Tag Archives: life lessons

Seeing things from the inside out

We started seeing things from the top of a hill, then got down to where we could do some good.  Now let’s look at things from the inside out.

When I was a kid I started riding bulls.  I got lots of advice and instruction about how to ride bulls.  Lift on the rope, stay off your pockets, get a hold with your feet, reach for the outside horn with your free arm, and don’t let your elbow get behind your shoulder.  The problem was that when I nodded my head and the bull jumped into action, I blacked out and did not really remember anything that happened.  It took a lot of experience to get to where I could think for myself and analyze what I needed to do to get better.  It also took me quite a while to admit to myself that riding bulls is really stupid, and the thrill was not worth the risk … in my opinion.

When I first started going to some horse clinics it was like I had gone to another world of working with a horse.  Since I had been riding all my life I could think my way through situations when they got a little fast and furious and being physically able did not hurt anything.  After just a little while I thought I had it all figured out.  I could ride anything and fix most problems that came up and get horses pretty handy … in my opinion.

I used to change sprinklers on colts and would just put my lass rope around their neck and ride without anything on there head.  I really had to get the horse to thinking about me and what I wanted riding this way.  At the time I thought this was the best way to ride these horses, and at the time it was.  One day I come riding into the yard with nothing on my horse’s head and a barrel racer friend of my wife’s was there and said I was just showing off.
My father-in-law was there and said if he was showing off he would have come in at a lope.
Now that’s humor.

With the horsemanship I was doing things I had seen others doing and more.  I could ride my horses with my legs and seat and nothing at all with the bridle.  I impressed myself and thought I was about the best horseman in the world.  When I was starting a colt I could really do a lot in 2 hours.  I would always walk, trot, and lope a colt on the first ride, and most of the time swing my rope and put it under the tail.  I really felt like I was good and people that came to a demo that were good seemed to appreciate what I was doing … in my opinion.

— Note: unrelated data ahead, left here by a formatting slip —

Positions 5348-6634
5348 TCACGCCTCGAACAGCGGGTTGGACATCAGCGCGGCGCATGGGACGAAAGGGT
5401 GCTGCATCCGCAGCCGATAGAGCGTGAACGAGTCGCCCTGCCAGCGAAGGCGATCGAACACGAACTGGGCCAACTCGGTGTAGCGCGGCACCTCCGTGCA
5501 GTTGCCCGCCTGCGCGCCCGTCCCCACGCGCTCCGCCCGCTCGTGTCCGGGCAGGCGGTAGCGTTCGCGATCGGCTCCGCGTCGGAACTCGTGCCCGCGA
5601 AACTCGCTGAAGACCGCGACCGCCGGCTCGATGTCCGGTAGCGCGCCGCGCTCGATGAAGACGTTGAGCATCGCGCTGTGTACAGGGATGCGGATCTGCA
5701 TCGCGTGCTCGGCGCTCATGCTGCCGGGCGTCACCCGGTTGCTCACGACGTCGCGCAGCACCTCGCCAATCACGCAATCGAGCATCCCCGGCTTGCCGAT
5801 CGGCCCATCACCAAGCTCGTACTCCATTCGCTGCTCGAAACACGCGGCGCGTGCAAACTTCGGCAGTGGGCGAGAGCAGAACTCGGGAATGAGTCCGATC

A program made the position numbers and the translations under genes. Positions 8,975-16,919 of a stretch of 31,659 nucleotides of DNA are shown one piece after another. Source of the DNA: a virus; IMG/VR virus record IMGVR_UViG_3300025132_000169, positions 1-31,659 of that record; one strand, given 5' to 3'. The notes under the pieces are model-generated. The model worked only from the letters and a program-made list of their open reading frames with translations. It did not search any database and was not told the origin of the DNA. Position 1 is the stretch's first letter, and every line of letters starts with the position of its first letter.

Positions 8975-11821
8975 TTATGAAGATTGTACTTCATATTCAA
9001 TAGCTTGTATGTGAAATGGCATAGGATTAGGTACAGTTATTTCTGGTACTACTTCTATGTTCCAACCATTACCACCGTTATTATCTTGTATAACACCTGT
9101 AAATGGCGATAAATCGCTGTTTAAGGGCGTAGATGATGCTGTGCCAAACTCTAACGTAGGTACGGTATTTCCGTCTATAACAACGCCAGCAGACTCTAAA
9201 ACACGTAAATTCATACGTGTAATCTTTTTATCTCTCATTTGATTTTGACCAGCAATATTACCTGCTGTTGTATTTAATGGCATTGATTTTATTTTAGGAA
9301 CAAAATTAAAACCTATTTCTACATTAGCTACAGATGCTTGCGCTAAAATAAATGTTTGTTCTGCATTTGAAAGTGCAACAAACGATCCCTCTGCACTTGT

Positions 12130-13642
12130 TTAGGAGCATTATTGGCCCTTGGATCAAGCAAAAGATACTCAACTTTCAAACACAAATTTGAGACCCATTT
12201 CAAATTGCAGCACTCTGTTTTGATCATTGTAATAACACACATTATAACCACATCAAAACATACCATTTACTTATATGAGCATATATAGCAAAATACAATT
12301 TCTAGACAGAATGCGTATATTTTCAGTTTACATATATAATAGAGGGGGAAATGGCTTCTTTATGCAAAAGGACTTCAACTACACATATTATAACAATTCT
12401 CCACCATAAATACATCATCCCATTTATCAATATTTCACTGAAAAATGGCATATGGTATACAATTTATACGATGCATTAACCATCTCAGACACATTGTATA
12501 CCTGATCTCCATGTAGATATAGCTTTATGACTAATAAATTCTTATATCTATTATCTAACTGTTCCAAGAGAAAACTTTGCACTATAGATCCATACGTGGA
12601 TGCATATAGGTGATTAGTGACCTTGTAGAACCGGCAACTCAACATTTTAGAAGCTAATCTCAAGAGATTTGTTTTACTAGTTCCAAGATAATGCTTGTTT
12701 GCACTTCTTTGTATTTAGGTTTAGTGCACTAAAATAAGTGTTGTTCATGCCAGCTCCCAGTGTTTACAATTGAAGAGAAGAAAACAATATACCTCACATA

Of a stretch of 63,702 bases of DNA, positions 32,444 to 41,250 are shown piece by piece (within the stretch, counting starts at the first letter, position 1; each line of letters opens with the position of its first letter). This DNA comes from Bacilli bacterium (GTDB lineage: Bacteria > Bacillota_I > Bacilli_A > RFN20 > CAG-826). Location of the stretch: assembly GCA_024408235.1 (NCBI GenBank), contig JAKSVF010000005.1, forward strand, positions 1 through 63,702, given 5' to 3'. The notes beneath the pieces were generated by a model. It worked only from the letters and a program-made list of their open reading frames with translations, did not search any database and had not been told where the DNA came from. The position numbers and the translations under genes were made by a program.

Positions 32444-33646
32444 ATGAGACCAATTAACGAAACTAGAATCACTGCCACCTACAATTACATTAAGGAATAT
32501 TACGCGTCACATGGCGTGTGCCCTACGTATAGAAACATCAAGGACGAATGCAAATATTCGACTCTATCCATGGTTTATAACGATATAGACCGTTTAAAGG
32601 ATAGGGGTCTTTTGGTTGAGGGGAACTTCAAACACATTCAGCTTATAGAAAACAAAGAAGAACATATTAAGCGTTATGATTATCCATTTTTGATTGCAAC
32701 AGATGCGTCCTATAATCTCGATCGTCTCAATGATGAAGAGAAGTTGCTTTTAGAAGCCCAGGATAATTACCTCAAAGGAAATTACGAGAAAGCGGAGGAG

I don’t know what happened but my desires changed.  I started to see things from what I call “from the inside out.”  A fellow I thought a lot of said that many horsemen today were “surface workers.” This is when I thought for me it would be good to work from the inside out.

This is very difficult.  It is so much easier to do the physical part.  It is so much easier to show people how to be surface workers.  To work with animals and to get them to do what you would like, without fear or resentment from the animal is what I am talking about.  You may not impress other people, and some will not get what you are doing.  I am not sure if some will understand what I am talking about.

This is a real personal.  What level you want to get is up to you.  I feel there is a point when this becomes un-teachable, and you must learn it with experience and reflection. For me this is what I must do to become the best stockman possible.  I can’t stand it when animals are in trouble.  I feel we should try to figure out how to get animals we work with to do what we want with them not suffering mentally or physically.

I do things much differently now than I have in the past.  First I saw things from the top of the hill.  I liked what I saw so I got to where the action was and learned and gained experience.  I have decided to really reach the next level I had to see things from the inside out.  I am getting so much satisfaction out of this level.  I think there may be more levels, but I am still searching.